I think somewhere it is in the back of our minds. We may not realize it, but it is there, especially if it was a family member that was killed. You just have it in the back of your head that you don’t trust anybody.

Henry Roan’s great-grandson volunteers the above opinion to Grann in the “Ghostlands” chapter from the book’s third section. In it, he suggests that a lack of trust can be passed down across generations, creating communities of mistrust that span decades or centuries. Even though some of the crimes were solved, the many mysterious deaths that could not be explained, as well as the extent of the conspiracy’s reach, establishes something that can be likened to haunting. Rather than beginning from a trust in humanity, the specter of past crimes makes mistrust and suspicion the better default position. Such feelings of fundamental insecurity limit a person’s capacity for happiness such that the Reign of Terror’s reach can still be felt in the twenty-first century.

The murders had created a climate of terror that ate at the community. People suspected neighbors, suspected friends. Charles Whitehorn’s widow said she was sure that the same parties who had murdered her husband would soon "do away with her."

As the death toll climbed in Osage County, members of the tribal community took various steps to protect themselves, like getting additional dogs or adding outdoor lighting, yet these measures could not allay the pervasive feeling of terror that eroded the community’s security and trust. As the above passage from “This Thing of Darkness” establishes, everyone felt vulnerable but no one knew how to protect themselves from the unknown enemies. The trials made clear they were right to doubt even those who were closest to them. The Burkhart brothers had participated in the killings of family members, guardians had caused their wards to die, even the doctors had laced medicine with poison. Despite this suspicious climate, though, the Osage continued to support those who helped them, as the fact that Osage families took in some of W. W. Vaughan’s ten children reveals. Even when it is easier to doubt, generosity is possible, albeit rare.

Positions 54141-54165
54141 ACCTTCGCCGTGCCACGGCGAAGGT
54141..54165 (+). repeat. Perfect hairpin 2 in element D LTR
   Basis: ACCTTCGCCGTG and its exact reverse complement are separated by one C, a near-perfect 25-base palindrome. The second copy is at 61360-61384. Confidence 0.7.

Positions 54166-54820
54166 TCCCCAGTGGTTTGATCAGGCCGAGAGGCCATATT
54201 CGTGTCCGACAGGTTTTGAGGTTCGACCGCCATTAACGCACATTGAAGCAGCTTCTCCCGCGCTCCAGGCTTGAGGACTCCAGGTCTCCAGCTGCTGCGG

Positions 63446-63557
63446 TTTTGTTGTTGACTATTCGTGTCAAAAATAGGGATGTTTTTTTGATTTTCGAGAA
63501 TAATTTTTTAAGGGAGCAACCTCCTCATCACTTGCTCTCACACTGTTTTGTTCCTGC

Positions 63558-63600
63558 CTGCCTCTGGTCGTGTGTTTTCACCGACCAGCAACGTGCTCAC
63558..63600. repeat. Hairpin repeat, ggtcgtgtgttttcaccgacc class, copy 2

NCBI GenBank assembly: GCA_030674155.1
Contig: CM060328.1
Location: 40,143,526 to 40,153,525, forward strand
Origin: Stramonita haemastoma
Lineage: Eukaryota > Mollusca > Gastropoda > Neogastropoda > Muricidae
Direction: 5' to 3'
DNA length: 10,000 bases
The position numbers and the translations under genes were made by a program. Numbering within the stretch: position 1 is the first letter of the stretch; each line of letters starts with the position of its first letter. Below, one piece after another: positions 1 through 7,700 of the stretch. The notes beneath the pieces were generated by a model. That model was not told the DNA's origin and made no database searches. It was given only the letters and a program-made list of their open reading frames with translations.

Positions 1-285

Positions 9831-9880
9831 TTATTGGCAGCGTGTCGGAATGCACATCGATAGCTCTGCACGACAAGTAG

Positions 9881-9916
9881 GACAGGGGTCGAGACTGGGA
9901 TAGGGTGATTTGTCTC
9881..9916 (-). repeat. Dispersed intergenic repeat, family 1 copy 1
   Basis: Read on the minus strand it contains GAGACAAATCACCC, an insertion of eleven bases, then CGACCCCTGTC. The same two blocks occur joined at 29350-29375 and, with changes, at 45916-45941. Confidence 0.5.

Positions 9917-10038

He went on, "On your return tell your people that I take them all by the hand; that I become their father, that they shall know our nation only as friends and benefactors." But within four years Jefferson had compelled the Osage to relinquish their territory between the Arkansas River and the Missouri River

“Underground Reservation” provides a historical overview of the relationship between the Osage nation and the United States, beginning with Thomas Jefferson’s early meeting with tribal representatives in 1804. The above passage shows how quickly the United States revealed itself to be unworthy of Native American trust. In a mere four years, the friendship that Jefferson had promised was abandoned, replaced by coercion and threat. If they did not accede to the demands, an Osage chief noted, they would now number the United States among their enemies. Sudden reversals were common during the nineteenth century and created a reasonable feeling of distrust among the indigenous populations. The history of the relationship between the Osage and the United States is consistently characterized by betrayal and violence, sometimes threatened, other times actual. As the book reveals, the behavior of white Americans, greedy for Osage land and wealth, raised questions about which population could be deemed civilized.